To take on these questions in practice, the Lab's members have been collaborating on research as well as holding events and workshops. Public events have included a presentation by Dr. Byron on the Ethiopic (Ge`ez) manuscripts, a presentation about the Willis Papyri, a talk with Dr. Timothy L. Stinson (NC State) titled “Of Peptides and Scribes: Applying Life Sciences to the Study of Manuscripts,” a talk with Dr. Astrid Swenson (Bath Spa University) and Dr. Felwine Sarr (Duke) titled “Preservation, Restitution, and the Idea of ‘Cultural Heritage,” and a discussion on “Cultural Heritage: Ethical and Legal Issues,” featuring Patty Gerstenblith (DePaul College of Law), András Riedlmayer (Harvard University), and Heghnar Watenpaugh (UC Davis). The Lab has also held Digital Humanities workshops on techniques for analyzing manuscripts, organizing archival documents, and mapping relations among authors and documents.
Through educational events, public engagement, and research, the Lab is enabling students to be part of much bigger conversations happening now. Beyond the events, there are many opportunities for students to be involved in the Lab as researchers. Dr. Knust notes that “the student affiliates from last year just really did incredible work, especially in the first year in the middle of a pandemic, when the Rubenstein Library was barely accessible, and uncovered so much information about our collections and came up with really startling results, it seems to me, about the kinds of stories that our manuscripts cross in terms of the kind of human dramas that are carried in those objects.” (See virtual presentations of the students’ research here.) Looking ahead to the future of the lab, Knust is excited for more students to participate, as “we could not do this work without the students and they're really driving the research. We're just excited to involve more and more over the course of the lab.”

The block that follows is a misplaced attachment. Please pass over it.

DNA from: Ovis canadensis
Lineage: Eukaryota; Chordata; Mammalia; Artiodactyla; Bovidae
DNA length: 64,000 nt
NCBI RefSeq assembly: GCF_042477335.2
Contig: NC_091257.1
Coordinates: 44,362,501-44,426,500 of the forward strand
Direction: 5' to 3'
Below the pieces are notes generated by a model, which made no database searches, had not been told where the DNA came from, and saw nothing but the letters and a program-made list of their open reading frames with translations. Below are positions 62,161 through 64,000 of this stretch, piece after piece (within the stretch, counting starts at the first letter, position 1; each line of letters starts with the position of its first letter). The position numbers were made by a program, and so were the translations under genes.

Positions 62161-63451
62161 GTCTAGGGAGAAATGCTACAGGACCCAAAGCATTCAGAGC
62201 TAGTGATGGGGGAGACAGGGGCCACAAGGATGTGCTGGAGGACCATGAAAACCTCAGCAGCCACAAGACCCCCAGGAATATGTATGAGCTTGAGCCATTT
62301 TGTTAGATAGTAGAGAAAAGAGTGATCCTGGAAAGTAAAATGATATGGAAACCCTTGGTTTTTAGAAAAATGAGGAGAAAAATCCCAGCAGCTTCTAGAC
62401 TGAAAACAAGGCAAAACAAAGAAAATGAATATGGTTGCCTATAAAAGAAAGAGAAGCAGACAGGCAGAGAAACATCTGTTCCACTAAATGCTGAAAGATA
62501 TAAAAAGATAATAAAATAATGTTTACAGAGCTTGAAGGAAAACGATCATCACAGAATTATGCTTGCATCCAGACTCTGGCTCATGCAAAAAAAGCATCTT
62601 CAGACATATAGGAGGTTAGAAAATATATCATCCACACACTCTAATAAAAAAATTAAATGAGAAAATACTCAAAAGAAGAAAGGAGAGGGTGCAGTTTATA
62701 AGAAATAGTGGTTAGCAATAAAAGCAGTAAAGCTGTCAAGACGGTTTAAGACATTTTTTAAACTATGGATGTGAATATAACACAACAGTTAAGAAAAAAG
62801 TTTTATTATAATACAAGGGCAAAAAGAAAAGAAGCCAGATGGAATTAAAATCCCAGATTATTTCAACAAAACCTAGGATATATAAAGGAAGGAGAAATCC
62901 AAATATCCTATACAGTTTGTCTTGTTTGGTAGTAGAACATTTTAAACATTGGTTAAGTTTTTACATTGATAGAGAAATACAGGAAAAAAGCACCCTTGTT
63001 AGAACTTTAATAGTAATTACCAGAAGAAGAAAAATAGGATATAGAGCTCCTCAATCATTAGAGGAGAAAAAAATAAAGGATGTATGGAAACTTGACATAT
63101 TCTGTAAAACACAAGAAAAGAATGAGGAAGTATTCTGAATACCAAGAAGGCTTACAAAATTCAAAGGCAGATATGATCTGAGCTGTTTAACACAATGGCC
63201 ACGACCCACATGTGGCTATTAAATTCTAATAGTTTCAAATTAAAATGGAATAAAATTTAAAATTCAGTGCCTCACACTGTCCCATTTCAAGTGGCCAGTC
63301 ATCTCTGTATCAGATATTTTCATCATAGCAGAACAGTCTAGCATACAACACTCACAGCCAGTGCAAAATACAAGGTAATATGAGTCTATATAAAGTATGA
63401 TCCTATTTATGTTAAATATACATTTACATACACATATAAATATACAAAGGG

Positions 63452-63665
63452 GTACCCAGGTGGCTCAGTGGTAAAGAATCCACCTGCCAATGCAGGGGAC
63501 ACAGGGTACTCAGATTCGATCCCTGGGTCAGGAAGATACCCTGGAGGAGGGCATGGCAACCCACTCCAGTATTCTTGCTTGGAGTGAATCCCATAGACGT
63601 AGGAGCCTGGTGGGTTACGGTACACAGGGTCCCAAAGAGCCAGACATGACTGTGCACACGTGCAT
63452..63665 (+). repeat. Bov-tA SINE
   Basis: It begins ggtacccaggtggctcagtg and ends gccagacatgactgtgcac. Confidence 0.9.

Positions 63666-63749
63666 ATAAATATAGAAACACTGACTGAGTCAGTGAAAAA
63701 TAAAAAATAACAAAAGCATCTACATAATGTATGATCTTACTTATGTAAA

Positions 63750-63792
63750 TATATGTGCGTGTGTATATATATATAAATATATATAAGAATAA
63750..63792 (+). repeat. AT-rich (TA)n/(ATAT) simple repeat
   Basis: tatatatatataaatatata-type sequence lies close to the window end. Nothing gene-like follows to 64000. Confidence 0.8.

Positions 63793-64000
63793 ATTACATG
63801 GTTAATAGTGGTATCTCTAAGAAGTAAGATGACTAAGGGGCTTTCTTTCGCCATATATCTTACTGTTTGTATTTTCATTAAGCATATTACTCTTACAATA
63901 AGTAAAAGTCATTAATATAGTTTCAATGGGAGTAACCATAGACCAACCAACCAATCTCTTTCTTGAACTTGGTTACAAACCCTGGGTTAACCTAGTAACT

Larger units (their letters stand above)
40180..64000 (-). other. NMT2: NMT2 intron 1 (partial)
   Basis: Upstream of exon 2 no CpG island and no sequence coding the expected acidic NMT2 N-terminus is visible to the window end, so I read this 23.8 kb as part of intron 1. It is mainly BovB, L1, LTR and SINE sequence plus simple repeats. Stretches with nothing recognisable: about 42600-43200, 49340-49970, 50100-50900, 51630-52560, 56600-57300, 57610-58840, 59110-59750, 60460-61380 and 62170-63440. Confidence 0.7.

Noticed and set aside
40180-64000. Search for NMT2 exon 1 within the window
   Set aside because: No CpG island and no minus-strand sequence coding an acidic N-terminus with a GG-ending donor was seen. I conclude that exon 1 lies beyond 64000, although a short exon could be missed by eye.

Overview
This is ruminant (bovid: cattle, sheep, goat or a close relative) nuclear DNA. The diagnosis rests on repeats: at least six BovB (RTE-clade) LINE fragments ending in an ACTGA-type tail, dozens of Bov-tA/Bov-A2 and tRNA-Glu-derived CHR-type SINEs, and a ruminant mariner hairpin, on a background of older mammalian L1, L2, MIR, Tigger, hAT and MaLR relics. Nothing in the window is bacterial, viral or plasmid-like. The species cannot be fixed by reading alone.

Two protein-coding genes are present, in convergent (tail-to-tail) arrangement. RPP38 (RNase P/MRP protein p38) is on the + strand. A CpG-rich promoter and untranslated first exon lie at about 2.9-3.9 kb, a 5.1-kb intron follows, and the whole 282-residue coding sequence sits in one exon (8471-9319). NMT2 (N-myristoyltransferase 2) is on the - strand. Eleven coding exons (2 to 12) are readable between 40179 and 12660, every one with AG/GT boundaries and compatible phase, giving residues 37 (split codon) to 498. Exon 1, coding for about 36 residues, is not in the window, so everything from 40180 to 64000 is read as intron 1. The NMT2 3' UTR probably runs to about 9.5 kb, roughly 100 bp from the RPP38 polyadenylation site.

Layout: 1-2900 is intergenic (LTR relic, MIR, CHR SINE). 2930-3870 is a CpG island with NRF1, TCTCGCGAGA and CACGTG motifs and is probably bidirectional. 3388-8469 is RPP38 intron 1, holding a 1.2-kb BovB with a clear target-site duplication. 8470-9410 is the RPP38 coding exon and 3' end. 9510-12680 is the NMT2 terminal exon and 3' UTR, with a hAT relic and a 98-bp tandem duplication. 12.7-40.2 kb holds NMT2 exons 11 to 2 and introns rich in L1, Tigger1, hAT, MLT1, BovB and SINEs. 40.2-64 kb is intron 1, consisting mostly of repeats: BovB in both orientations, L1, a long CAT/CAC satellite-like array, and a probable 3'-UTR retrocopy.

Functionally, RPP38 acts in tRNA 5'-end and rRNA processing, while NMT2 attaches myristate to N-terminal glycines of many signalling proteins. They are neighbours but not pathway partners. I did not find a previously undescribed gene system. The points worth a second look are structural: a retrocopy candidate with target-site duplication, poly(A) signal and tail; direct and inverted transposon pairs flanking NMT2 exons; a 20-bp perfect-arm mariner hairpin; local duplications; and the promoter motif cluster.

For more information on the Lab's events and projects, you can check out the Lab's website, particularly to read about the Lab's members, student opportunities, subscribe to their announcement listserv, and follow the Lab on Twitter.